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U.S. Edges Saudi Arabia, Russia in Oil and Gas

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Oil derricks like this one in Williston etch a now-familiar silhouette against the North Dakota sun. Thanks to fracking, the U.S. is on track to be the world’s No. 1 oil and natural gas producer this year. Photo by Lindsey Gira/Flickr Creative Commons license.

The International Energy Agency made headlines nearly one year ago with its bold forecast that the United States was on track to being the world’s top oil and natural gas producer by 2017. (See related, “U.S. to Overtake Saudi Arabia, Russia as World’s Top Energy Producer.”)

It turns out that the United States is fracking its way to the top far faster than the experts anticipated. The U.S. Energy Information Administration on Friday released figures showing that the United States will surpass both Saudi Arabia and Russia in oil and natural gas production this year. The release follows a Wall Street Journal analysis showing that the United States was on track to tap more natural gas than Russia this year for the first time since 1982.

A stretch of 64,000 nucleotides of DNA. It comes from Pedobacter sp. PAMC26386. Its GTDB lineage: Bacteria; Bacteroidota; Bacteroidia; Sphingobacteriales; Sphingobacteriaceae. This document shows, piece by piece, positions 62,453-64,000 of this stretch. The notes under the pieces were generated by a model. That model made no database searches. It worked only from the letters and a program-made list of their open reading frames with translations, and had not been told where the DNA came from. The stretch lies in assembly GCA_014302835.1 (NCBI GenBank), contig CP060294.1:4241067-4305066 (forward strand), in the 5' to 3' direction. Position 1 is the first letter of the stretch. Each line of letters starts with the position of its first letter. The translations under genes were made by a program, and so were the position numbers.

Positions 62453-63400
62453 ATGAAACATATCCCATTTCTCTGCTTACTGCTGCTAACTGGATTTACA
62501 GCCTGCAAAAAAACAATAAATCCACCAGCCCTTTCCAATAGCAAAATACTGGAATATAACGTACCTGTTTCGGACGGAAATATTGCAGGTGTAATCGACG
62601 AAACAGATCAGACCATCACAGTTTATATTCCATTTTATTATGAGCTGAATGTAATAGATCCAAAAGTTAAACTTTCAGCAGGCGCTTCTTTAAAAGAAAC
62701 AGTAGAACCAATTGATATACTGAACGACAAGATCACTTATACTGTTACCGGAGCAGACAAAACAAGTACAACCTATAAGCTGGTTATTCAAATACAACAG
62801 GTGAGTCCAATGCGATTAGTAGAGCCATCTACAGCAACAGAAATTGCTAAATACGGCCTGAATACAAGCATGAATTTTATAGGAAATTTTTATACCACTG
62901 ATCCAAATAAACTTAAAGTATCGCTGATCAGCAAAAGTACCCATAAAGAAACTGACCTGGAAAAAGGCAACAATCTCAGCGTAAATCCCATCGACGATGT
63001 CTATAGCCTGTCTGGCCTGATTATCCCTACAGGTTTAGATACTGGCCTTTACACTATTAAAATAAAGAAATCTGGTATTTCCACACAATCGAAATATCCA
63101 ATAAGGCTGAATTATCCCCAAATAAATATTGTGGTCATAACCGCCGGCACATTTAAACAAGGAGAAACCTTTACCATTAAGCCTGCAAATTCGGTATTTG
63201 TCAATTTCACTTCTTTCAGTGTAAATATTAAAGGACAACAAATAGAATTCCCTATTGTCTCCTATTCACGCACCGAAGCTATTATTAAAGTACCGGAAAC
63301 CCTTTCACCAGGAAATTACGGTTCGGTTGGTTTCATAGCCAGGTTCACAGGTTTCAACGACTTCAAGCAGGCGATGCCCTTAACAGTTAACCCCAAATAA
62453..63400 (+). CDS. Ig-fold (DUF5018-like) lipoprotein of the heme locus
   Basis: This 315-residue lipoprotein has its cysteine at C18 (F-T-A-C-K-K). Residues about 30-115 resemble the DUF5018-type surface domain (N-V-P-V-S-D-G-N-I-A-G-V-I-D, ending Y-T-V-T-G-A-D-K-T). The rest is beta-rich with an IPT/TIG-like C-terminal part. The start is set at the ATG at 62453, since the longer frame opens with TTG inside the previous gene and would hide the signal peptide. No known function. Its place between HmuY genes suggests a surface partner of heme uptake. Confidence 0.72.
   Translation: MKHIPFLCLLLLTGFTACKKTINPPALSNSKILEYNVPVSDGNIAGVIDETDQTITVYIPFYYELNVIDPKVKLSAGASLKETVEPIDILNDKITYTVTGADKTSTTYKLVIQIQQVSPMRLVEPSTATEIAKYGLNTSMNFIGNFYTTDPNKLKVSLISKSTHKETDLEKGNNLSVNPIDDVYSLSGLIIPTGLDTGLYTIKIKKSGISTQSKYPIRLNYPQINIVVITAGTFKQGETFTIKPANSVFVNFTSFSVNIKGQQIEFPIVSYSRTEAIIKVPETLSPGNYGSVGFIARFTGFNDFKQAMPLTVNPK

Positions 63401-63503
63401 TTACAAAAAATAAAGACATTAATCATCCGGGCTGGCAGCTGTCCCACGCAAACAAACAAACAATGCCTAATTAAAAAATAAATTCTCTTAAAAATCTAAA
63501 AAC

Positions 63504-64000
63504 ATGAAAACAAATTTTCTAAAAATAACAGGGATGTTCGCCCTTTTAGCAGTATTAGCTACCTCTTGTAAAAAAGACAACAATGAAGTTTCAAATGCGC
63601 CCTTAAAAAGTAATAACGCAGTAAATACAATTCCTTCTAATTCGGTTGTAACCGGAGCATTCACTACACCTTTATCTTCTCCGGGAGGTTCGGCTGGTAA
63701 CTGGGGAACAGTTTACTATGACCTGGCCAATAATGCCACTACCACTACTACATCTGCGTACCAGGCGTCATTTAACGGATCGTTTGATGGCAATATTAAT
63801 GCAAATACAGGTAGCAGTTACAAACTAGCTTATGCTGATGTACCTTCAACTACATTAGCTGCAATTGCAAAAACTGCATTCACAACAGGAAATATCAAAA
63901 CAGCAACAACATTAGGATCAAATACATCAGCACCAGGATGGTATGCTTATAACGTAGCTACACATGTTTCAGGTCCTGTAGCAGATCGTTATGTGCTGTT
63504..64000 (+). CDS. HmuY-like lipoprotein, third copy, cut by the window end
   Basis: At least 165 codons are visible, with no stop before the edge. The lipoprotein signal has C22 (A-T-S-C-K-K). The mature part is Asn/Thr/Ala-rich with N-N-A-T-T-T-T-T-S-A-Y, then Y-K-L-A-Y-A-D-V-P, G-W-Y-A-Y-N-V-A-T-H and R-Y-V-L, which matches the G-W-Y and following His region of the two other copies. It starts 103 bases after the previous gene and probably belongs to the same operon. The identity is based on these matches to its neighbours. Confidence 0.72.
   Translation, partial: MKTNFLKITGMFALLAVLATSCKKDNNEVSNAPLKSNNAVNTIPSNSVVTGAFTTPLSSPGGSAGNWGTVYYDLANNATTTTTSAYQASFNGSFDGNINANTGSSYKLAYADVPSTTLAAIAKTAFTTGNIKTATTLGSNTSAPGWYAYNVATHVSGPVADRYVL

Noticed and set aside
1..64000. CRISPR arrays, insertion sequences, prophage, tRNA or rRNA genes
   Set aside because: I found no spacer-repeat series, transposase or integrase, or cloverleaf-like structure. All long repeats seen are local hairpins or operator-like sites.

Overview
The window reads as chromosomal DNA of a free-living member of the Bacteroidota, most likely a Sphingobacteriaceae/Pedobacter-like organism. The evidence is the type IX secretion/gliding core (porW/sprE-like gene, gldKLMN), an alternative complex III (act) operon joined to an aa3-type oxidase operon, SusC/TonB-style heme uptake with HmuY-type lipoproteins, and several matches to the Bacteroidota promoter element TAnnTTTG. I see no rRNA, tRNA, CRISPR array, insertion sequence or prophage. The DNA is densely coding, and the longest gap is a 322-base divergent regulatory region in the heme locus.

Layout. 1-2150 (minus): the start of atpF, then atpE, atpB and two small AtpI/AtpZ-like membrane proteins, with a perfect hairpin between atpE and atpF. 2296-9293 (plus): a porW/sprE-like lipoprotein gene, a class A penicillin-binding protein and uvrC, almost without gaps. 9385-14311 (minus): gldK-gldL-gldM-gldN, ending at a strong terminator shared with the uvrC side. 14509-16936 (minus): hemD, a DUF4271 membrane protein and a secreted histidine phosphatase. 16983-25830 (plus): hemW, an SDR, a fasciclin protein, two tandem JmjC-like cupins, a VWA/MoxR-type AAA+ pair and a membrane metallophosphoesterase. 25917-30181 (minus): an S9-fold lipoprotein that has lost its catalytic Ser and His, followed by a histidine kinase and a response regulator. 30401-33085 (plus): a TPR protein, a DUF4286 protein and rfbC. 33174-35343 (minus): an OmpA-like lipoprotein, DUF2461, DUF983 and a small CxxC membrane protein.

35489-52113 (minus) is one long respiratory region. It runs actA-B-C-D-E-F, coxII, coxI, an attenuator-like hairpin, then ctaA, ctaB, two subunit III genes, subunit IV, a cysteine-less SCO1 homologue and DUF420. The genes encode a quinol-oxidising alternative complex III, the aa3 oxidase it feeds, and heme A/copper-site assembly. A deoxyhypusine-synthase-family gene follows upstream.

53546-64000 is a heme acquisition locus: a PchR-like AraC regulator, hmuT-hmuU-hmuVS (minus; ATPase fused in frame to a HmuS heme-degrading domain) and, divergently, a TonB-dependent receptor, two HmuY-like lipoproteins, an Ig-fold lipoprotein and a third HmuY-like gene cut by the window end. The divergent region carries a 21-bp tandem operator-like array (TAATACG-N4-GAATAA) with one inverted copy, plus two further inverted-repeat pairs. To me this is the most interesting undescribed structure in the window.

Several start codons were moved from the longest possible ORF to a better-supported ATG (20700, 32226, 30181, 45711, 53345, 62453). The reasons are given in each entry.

The EIA’s figures chart the U.S. hydrocarbon boom in terms of energy content: Since 2008, U.S. production of oil has increased by 7 billion British thermal units (BTU), while production of natural gas is up 3 billion BTU, adding up to about a 25 percent increase in five years. Russia and Saudi Arabia also have increased their combined hydrocarbon output by about 1 quadrillion BTU over that time, but not enough to keep pace with the United States, particularly the hydraulic fracturing-driven boom in Texas and North Dakota. If the figures hold up, it will be the first time since 2002 that the United States has produced more oil than Saudi Arabia.

Weigh in with your own thoughts on how fracking has changed our energy future at The Big Energy Question.

See related:

Interactive: “Breaking Fuel From Rock